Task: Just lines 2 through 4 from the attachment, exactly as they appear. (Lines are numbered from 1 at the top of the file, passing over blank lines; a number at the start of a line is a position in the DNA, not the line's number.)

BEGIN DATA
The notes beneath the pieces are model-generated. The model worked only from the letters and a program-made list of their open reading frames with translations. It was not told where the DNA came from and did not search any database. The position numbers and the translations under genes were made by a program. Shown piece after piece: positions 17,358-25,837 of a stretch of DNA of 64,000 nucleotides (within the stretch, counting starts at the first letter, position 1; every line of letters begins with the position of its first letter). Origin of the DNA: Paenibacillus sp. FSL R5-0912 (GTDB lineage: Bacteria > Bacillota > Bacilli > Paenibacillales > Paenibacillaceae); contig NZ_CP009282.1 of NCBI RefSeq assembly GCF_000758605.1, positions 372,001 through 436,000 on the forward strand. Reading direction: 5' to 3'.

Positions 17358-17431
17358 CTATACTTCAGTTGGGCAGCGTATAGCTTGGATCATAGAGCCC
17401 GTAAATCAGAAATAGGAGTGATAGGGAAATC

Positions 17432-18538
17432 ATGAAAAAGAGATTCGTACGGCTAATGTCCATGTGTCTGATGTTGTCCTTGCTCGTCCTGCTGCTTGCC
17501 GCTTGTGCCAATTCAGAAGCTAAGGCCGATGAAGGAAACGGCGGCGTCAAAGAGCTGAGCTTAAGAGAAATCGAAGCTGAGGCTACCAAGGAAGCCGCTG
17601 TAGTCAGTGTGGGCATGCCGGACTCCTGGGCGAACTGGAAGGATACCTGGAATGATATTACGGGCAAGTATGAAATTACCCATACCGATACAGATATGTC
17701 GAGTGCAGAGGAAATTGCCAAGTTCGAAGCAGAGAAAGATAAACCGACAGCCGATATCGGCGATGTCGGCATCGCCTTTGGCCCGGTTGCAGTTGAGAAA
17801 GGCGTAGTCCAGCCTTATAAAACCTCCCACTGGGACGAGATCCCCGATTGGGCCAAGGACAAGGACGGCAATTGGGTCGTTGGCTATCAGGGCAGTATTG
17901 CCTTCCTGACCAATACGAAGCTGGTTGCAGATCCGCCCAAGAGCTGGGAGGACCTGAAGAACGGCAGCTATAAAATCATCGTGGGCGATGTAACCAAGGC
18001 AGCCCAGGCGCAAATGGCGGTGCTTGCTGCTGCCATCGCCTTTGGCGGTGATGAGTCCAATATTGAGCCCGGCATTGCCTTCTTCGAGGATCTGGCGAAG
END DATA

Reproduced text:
Positions 17358-17431
17358 CTATACTTCAGTTGGGCAGCGTATAGCTTGGATCATAGAGCCC
17401 GTAAATCAGAAATAGGAGTGATAGGGAAATC